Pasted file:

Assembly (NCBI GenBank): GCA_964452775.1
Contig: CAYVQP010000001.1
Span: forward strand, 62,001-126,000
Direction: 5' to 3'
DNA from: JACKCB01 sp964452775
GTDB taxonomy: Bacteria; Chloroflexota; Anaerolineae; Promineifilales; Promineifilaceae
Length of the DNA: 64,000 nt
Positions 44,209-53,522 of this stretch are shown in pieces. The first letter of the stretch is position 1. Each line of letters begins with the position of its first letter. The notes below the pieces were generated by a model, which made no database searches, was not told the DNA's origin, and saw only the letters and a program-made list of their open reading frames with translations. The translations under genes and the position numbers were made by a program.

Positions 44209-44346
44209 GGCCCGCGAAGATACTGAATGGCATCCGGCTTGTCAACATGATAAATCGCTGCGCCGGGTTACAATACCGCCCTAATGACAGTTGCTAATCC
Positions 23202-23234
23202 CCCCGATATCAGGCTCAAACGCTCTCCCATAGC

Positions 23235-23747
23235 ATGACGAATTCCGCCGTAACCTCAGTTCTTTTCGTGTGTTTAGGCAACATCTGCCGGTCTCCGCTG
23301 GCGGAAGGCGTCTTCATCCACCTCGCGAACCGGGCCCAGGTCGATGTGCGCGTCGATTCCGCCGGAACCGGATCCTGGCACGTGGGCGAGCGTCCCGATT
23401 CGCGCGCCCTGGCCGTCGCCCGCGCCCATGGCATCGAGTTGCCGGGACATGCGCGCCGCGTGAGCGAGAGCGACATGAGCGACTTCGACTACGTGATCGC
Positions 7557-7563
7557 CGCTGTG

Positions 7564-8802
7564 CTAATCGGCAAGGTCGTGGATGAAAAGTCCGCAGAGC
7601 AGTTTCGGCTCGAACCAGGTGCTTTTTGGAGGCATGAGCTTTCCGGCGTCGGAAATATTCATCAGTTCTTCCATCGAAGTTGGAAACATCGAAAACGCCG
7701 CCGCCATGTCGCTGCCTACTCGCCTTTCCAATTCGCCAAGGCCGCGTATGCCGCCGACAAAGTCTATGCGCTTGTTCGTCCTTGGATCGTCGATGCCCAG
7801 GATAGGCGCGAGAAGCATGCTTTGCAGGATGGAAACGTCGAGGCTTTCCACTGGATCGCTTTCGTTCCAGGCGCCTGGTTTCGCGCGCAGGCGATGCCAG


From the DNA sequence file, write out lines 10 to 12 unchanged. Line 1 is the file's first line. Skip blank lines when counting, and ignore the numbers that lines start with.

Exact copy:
44209 GGCCCGCGAAGATACTGAATGGCATCCGGCTTGTCAACATGATAAATCGCTGCGCCGGGTTACAATACCGCCCTAATGACAGTTGCTAATCC
Positions 23202-23234
23202 CCCCGATATCAGGCTCAAACGCTCTCCCATAGC